Wednesday nights, (1930) 7:30p.m
on the WB9IRL Repeater
145.210- PL107.2/444.600+ PL114.8
Main Repeater is the 2m and crossbanded to 70cm IRLP coming soon.
The NWS offers Skywarn Classes to Educate the public,and is free of charge to attend. Amateur Radio Operators use 2m/440cm radios to communicate severe weather reporting criteria to spotter repeaters that report to Liaison repeaters that the NWS ham radio team listens and talks to. non-ham operators, call into either the NWS for severe weather criteria or in an Emergency or Tornadic event. I Would call you local 911 center For a Tornado first. We encourage everyone to get there amateur radio license.
Weather Radio Frequencies
To see how the Nation Weather Service and Skywarn net control operators work NWS Severe Weather Repeaters
If you would like to be added to the Page out System, which notifies you via sms and/or email. Please fill out contact form and ask to be added. Information needed is, name,call sign if licensed,phone number of cell, carrier of cell,email address and location. When we activate nets for severe weather or if you want to be a Net control operator, we will start page outs for Net control availability first. Then everyone else will be Paged out when severe weather Nets open and severe weather is approaching. We Page out when ever there is activation via nws radio or nws ham team is activated! 24/7 Skywarn Nets can open at anytime when severe weather is forecasted for area! Sign me up
Smart Phone Links for weather Apps
Radar Scope PYKL3 TWC Spotter Network Allison House
E.M.A and A.R.E.S
Educational Material For Spotters PDFS and Links
* Damage Surveys – Jim Allsopp, National Weather Service, Chicago, IL
*Settings For Various Tornadic Storm Types – Roger Edwards Spotter Realities – Paul Sirvatka, Professor, College of DuPage
*Spread The Word Save Lives With Social Media – Tammie Souza, Fox News Chicago
*Spotter Realities – Paul Sirvatka, Professor, College of DuPage
*special thank you to,mwk-skywarn,nws,Dupage.co for articles published on storm spotting/chasing.
2014 Severe Weather Seminar Links
- Advanced Spotter Training – Paul Sirvatka
- Spotter Basics and Storm Structure – Mike Bardou
- Nov. 17th Tornado Outbreak – Part 1 – Matt Friedlein
- Nov. 17th Tornado Outbreak – Part 2 – Matt Friedlein
- Lessons Learned from El Reno – Skip Talbot
- For more information, including detailed and narrated video presentations, photos, and written accounts,
- visit Skip Talbot’s Storm Chasing Chronicles.
- “Nuts & Bolts” – How fast can wind destroy a home? Simple construction tips to keep yours standing – Tammie Souza
- Segments of the videos from Tammie’s presentation can be found on the Institute for Business & Home Safety (IBHS) Research Center’s website.
- 2014 Weather Seminar Handout
|Tornado||A severe thunderstorm has developed and has either produced a tornado based on reports or radar has indicated intense low level rotation in the presence of atmospheric conditions conducive to tornado development|
|Severe Thunderstorm||A severe thunderstorm has developed, capable of producing hail greater than one inch in diameter and/or 50 knot (58 mph) wind speeds|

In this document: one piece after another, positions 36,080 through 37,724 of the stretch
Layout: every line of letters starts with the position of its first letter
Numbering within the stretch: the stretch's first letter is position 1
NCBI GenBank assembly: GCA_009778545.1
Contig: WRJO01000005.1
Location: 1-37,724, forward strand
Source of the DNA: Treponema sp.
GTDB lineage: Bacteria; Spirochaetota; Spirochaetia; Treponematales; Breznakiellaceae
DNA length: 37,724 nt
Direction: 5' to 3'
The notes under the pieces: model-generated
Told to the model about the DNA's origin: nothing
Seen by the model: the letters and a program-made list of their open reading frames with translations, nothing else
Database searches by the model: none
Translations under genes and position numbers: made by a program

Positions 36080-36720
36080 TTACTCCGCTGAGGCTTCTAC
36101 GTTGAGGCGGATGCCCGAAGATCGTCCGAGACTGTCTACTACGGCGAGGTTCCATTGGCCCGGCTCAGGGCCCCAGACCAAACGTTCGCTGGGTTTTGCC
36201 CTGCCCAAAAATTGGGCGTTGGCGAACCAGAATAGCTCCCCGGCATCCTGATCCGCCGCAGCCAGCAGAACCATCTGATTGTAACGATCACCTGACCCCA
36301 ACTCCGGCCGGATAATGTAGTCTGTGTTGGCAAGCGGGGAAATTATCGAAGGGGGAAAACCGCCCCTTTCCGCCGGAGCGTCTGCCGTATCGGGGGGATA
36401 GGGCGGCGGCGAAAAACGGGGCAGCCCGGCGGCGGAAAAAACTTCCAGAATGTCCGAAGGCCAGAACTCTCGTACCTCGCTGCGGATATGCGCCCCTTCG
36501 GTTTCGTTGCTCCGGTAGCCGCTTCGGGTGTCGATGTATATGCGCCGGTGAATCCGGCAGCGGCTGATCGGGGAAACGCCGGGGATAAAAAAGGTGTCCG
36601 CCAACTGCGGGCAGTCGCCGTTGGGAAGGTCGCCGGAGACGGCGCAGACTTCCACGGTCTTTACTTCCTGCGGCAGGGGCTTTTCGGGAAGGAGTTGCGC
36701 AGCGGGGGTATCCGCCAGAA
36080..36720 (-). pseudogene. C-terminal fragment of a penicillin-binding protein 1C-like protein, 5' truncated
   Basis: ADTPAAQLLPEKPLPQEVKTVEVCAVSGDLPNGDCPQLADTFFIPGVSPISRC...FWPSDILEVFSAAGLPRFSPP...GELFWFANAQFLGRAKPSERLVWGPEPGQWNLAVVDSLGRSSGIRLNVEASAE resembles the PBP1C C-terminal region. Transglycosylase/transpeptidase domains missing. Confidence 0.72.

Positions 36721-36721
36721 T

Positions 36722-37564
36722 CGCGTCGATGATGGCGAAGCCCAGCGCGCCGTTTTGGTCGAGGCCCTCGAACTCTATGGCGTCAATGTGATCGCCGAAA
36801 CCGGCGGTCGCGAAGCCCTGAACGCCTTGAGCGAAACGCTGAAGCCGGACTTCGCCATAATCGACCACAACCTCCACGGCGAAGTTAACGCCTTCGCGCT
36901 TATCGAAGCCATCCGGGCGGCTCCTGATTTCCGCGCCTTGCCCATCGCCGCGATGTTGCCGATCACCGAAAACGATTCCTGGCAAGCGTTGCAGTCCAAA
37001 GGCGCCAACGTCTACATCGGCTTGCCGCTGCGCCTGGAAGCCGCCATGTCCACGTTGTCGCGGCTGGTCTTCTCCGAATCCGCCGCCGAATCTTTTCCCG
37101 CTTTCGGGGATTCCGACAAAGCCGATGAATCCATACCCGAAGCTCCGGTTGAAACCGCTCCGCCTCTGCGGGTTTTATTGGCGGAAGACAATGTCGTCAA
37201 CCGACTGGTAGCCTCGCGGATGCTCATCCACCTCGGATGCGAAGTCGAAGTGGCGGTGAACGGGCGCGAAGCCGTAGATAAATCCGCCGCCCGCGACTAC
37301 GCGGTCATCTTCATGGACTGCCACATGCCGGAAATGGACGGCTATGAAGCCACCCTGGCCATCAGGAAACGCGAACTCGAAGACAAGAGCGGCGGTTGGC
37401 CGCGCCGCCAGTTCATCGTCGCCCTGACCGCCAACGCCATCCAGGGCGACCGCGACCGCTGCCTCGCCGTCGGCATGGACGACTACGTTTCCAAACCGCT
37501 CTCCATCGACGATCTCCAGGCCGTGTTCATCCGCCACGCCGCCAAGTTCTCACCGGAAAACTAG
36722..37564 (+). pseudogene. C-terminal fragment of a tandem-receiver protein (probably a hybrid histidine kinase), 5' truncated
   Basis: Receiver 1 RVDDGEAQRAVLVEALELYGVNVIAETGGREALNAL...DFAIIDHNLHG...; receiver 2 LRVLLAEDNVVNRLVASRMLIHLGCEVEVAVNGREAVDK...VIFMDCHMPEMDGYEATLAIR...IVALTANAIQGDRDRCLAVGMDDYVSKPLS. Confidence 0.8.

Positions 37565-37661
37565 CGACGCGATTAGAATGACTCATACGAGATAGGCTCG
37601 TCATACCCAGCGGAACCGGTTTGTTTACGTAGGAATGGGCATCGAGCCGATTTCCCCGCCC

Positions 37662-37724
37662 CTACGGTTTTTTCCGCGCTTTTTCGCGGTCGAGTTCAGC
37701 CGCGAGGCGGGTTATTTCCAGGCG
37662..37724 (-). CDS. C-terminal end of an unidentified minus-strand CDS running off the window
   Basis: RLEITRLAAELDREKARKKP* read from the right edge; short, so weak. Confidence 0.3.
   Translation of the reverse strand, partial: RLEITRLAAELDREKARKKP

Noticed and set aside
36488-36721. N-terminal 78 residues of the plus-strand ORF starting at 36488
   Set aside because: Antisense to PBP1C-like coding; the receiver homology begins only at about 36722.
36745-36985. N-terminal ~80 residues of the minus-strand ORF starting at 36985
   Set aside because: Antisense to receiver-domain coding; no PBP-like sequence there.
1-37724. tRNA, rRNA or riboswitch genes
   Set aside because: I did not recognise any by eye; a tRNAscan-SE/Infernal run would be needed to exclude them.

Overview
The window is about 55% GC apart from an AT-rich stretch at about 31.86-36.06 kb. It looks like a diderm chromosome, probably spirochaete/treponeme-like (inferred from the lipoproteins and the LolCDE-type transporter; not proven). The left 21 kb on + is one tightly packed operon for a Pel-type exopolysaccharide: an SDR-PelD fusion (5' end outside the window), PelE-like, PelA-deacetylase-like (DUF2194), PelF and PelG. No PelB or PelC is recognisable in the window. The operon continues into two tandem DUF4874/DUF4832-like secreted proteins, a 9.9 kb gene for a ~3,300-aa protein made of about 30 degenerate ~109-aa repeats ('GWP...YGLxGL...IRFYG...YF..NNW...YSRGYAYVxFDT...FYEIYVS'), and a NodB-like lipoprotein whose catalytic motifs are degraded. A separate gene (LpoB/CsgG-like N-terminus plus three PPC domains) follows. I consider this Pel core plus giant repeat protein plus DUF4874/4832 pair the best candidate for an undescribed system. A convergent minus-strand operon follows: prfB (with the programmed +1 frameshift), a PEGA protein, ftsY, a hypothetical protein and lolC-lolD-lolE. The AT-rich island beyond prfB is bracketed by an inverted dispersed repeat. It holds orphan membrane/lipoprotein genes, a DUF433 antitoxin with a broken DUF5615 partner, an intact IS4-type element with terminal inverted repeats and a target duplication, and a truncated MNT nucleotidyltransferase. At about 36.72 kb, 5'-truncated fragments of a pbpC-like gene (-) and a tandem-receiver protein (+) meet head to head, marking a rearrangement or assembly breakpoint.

|Flood||Long duration areal or river flooding is occurring or is imminent, which may result from excessive rainfall, rapid snow melt, ice jams on rivers or other similar causes|
|Flash Flood||Excessive rainfall producing thunderstorms have developed, leading to short duration flash flooding. A warning may also be issued if a dam break has occurred|
|Blizzard||Wind speeds of 35 mph or greater, considerable falling or blowing snow, and visibilities frequently below a quarter mile are expected to prevail for three hours or more|
|Winter Storm||Snow amounts of 6 inches or more in 12 hours, or 8 inches or more in 24 hours, or heavy sleet accumulations of one half inch or greater are expected. These may or may not be accompanied by wind or other phenomena. A warning may also be issued if conditions will be approaching blizzard criteria and/or have significant impacts, even if snowfall amounts are not expected to reach the criteria above|
|Ice Storm||Ice accumulations of a quarter inch or more are expected|
|Lake Effect Snow||Heavy lake effect snow is expected to produce amounts of 6 inches or more in 12 hours, or 8 inches or more in 24 hours|
|Wind Chill||Widespread wind chill values around -30° or colder. For NWS criteria across the area, clickhere.|
|Excessive Heat||Chicago/Cook County: Three consecutive days with a peak heat index expected to reach 100-105° or two consecutive days with a forecast peak heat index 105-110° or one day with an expected peak heat index forecast at 110° or higher
Elsewhere: Maximum heat index is expected to reach 110° or greater and a minimum heat index of 75° or greater for at least 48 hours
|Freeze||Widespread temperatures below freezing when during the growing season are expected|
|High Wind||Synoptic scale gradient winds (those not associated with thunderstorms) or mesoscale winds associated with wake lows are expected to reach speeds of 40 mph or greater, sustained for at least one hour, or 58 mph or greater gusts|
|Red Flag||This is intended primarily for land area managers and is issued when sustained 20 foot winds of 20 mph or higher, afternoon humidity values less than 25%, and ten hour fuel moisture of 8% or less are expected.|
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Rip Current Information and Education for Lake Michigan
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